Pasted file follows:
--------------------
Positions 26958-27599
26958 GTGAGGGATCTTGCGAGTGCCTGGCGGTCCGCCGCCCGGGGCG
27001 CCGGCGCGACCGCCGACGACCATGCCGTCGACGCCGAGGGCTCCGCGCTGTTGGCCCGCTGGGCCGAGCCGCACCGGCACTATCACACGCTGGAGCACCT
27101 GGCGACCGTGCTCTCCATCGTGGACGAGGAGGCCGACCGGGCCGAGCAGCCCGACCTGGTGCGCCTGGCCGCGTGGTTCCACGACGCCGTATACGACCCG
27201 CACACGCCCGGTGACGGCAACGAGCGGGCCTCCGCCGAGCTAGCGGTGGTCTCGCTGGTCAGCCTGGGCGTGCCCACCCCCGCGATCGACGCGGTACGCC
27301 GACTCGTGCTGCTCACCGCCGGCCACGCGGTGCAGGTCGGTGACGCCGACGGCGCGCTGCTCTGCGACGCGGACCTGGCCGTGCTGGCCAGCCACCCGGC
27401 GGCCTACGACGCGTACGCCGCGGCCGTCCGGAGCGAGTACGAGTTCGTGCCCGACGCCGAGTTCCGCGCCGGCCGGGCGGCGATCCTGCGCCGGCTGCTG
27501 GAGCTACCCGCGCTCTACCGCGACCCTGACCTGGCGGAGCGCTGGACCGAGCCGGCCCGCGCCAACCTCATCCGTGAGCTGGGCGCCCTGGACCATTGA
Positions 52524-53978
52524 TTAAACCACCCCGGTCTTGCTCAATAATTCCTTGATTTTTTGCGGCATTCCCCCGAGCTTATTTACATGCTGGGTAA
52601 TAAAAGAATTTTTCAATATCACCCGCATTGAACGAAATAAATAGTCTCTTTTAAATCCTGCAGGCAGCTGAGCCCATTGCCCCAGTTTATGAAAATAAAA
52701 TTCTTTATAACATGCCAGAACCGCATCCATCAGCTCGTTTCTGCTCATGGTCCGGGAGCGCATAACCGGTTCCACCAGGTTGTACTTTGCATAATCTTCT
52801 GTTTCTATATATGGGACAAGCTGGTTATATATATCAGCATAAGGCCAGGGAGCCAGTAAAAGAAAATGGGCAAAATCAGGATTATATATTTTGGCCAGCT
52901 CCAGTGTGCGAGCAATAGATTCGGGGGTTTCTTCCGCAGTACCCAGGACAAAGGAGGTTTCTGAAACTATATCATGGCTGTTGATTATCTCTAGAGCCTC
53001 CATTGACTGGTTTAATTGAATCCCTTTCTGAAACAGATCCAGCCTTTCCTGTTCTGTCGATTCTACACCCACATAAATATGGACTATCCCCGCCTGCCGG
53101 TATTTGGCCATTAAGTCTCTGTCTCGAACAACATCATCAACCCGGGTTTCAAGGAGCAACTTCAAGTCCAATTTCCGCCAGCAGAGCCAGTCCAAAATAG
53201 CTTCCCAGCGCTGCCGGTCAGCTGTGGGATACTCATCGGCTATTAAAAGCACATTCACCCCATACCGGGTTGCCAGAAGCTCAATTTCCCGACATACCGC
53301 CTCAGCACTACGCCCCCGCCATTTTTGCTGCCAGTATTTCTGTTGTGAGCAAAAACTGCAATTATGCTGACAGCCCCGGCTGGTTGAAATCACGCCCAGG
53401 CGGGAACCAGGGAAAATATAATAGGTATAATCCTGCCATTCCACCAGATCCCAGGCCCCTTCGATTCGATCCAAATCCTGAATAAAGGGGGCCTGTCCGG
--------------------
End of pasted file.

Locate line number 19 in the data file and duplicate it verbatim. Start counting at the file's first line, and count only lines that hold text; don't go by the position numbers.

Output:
53401 CGGGAACCAGGGAAAATATAATAGGTATAATCCTGCCATTCCACCAGATCCCAGGCCCCTTCGATTCGATCCAAATCCTGAATAAAGGGGGCCTGTCCGG